When I was a kid, one of my favorite things in the world was go watch our horses work on the track in the mornings. We’d leave before the sun rose, and head to the barns. The smell of warm oats and hay, horses dancing around, Spanglish words floating along the airwaves was heaven to me.
I never sat in the seats at the track. I stood on the rail waiting for my horses to come around back home. Often there would be a thick blanket of ocean fog sleeping on the track. Sometimes I could only hear the sound of their hooves running by, but usually they would emerge at the last minute for me to see them gliding over the ground with grace and speed.
Back at the barn some horse usually threw a shoe. The farrier would come in and go to work. I stood outside watching wondering how in the world they did what they did. A lot of people don’t know that racehorses are usually tranquilized before trimming AND they are trimmed from the left hand side. This means that they trim and shoe the right sided hooves from the left side of the horse. Don’t believe me? Then watch the video:
Why do they do it this way? Well, they trim them in their stalls, so there isn’t much room to work. Also, if the horse is tranquilized, then the horse is difficult to maneuver if needed.
When racehorses are retired from the track, I start them off as if they were two-year-olds or younger. There are a lot of things that were never asked of them like other horses. Getting their hooves trimmed is one of those areas. They never had anyone trim them on both sides with a clear head.
A lot of people think OTTB’s are misbehaving when they act up at a trimming. They really aren’t. They’re telling you how nervous they are. If they’ve been tranquilized each time they were trimmed and shod, guess what? They never learned to stand for a farrier properly.
When I start working with an OTTB, I spend a lot of time walking around all sides of them petting them all over and running my hands down their legs on both sides. This will tell me if they are used to being handled on the right often. If the horse has, the horse is calm; if not, they aren’t. If the horse isn’t calm, I spend a lot of time running my hands down their legs until the horse feels comfortable with that.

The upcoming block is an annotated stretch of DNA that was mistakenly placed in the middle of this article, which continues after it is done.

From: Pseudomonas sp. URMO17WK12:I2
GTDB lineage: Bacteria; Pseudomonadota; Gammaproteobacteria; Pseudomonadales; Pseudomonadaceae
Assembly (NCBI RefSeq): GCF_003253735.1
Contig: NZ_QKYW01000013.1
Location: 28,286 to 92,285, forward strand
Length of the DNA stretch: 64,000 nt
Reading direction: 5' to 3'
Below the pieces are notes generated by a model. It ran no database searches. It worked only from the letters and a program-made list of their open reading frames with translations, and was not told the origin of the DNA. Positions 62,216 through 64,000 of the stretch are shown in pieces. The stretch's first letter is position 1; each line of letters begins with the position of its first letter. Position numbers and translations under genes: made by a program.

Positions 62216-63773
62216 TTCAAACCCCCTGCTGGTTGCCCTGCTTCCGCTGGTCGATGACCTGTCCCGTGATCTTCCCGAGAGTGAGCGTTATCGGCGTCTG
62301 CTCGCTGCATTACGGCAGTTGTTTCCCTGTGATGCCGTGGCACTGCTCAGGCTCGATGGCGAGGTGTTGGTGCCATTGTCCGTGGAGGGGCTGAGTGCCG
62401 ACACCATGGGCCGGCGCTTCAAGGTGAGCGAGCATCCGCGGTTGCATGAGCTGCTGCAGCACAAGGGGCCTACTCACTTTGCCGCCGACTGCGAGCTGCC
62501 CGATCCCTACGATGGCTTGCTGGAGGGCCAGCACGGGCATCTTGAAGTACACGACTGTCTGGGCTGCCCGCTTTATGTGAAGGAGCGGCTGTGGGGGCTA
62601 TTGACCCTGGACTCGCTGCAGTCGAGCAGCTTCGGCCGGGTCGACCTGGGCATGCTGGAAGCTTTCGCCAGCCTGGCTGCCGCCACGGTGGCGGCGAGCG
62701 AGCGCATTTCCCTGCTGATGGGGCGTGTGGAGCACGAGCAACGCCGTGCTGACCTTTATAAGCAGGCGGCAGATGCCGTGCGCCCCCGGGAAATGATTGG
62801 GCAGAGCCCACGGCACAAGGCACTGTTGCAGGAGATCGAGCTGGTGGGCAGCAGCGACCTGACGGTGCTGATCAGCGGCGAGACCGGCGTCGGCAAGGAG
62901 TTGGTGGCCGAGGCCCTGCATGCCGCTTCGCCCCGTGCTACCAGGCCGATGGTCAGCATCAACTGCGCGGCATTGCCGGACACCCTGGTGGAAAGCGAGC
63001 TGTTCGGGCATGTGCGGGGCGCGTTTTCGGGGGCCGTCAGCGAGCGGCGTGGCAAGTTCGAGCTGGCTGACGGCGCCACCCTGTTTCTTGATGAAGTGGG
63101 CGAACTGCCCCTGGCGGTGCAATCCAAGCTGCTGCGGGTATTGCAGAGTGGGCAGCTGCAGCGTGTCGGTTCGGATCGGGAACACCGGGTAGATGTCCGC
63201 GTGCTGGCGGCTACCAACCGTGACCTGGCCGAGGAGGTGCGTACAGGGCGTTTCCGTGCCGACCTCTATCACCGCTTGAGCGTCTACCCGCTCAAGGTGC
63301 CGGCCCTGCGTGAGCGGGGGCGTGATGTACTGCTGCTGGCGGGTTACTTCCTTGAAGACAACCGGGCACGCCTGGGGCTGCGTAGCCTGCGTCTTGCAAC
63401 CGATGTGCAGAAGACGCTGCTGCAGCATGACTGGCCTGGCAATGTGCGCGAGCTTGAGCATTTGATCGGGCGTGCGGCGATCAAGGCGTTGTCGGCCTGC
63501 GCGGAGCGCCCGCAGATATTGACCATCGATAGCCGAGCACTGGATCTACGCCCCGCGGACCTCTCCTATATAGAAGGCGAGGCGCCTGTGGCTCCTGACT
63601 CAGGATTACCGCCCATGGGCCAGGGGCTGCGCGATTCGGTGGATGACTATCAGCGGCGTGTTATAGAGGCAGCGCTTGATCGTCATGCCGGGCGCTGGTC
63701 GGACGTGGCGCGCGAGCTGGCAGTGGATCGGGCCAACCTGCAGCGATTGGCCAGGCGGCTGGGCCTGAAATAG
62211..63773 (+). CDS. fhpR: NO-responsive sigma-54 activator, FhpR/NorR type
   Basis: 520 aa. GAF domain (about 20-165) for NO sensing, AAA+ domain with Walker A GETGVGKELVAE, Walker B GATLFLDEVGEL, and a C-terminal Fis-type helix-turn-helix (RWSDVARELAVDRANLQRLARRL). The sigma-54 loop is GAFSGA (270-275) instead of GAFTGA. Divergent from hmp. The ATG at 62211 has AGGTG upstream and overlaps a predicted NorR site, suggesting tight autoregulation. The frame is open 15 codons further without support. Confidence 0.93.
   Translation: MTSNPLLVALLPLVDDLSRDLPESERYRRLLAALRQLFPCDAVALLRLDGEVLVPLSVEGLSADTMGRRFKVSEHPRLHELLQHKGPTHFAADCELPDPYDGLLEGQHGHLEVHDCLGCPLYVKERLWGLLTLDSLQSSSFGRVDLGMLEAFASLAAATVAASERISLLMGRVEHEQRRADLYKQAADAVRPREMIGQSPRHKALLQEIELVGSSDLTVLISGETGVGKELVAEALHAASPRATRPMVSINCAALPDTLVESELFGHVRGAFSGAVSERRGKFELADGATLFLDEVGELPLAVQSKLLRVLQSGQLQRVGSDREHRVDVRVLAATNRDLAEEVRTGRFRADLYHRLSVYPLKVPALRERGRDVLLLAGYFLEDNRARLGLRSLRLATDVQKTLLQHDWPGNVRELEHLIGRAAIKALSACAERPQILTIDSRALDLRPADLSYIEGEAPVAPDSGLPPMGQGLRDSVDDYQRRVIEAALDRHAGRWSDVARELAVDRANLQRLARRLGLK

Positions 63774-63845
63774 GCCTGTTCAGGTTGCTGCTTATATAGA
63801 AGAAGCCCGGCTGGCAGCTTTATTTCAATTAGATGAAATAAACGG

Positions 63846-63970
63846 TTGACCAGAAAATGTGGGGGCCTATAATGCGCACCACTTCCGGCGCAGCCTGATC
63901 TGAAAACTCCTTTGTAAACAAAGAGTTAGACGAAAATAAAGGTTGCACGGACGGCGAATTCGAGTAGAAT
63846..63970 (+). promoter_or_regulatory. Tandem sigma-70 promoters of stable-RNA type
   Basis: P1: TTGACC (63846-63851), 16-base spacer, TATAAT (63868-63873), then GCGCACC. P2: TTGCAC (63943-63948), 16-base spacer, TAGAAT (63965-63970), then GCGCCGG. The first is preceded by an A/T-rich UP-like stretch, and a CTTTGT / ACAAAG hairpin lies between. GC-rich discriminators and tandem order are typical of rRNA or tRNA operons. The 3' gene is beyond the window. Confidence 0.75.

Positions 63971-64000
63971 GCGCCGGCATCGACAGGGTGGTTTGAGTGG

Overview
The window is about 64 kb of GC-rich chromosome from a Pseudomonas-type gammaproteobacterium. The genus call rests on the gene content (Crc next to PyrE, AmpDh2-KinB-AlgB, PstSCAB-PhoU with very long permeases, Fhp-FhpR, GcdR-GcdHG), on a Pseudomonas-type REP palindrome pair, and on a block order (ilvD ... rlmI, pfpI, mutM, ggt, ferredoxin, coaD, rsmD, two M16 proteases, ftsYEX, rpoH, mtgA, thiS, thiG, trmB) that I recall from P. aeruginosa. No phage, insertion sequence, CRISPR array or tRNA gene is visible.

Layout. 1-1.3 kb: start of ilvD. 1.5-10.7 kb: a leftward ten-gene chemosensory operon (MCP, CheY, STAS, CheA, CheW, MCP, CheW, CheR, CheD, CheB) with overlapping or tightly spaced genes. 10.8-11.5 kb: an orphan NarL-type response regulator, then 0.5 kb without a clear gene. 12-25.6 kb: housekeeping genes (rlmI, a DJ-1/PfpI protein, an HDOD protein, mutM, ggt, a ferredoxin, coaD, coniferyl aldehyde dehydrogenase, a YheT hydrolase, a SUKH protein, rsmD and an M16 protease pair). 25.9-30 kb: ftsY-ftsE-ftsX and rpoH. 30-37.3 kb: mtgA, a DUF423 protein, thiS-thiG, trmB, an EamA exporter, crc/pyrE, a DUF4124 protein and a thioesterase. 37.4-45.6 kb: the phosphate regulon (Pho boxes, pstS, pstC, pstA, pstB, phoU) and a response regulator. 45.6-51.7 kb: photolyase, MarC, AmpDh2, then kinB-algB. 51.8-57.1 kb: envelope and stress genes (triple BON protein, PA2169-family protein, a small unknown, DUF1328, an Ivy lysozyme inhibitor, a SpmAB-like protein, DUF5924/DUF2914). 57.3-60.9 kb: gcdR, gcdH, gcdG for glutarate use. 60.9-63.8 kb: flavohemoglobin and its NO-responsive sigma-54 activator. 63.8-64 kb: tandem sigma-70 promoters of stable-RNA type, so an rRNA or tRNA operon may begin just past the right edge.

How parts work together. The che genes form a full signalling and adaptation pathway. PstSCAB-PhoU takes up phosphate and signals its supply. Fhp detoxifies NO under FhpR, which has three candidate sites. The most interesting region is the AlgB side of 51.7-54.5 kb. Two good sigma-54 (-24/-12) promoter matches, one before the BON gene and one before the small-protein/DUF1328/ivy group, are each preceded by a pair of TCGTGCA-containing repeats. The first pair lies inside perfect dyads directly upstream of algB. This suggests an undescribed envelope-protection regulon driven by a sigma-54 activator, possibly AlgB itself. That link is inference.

When I first lifted Chaco’s right hoof just a few inches off the ground, he dropped to his knees. I think it shocked and freaked him out that I went to that side, and wondered why I was doing it all wrong. It scared me to death. It was the one and only time he did that. When I work with a new OTTB, I start picking up their hooves on the right, I lift them only an inch or so off the ground at first. When they’re comfortable there, I go for a bit more as long as they remain comfortable until I get to where I can comfortably work on a hoof.
When I began trimming Chaco, I discovered he was a salsa dancer. As I held either of his front hooves, his hind end danced all over the place while I worked. It made us both a nervous wreck. I thought time would resolve this; it didn’t. One time he almost fell again, and I was fed up with doing everything the “normal” way. Sometimes, you need to let go of the way things should be done and create something that works instead. Who says a horse has to be trimmed one hoof at a time anyway?
Rather than working on one hoof until completed, I worked on him clockwise. I would start on the left front picking the hooves, then go the hind, over to the right hind followed by the right fore. I then nip the lateral quarter on the left fore and work my way around. I got this idea from a local farrier I watched a couple of years ago work on a green horse. He was nervous, so instead of focusing on the one hoof, he kept going back and forth between the left front and right front.
Working this way kept Chaco calmer. Instead of dancing and getting anxious, he became curious as to what I was doing. Now he stands calmly for me while I trim. He tends to want to pull away more on the right side than the left, but that has even improved. Considering his operated leg, I still use this method with him as it relieves the stress on that leg as I trim.
If your OTTB is a struggle being trimmed or shod, get creative. Keep in mind that your horse might need to relearn how to do all of this. Ask your farrier to try working clockwise. If you have more than one horse to be trimmed or shod, ask your farrier to work on the front hooves first going back and forth between the two as he or she works on them. Your farrier can then go on and work on the other horses, and then come back to working on the hind hooves after done with the other horses giving your OTTB a mental break.
I find that instead of forcing my horses to do it a certain way and supporting what they can do, the quicker they come around to accepting being trimmed as a good thing instead of like a dental exam. Chaco told me he was scared, so I changed my ways. Now he falls asleep as I work on him. Listen to your OTTB, and you tw0 will go the distance.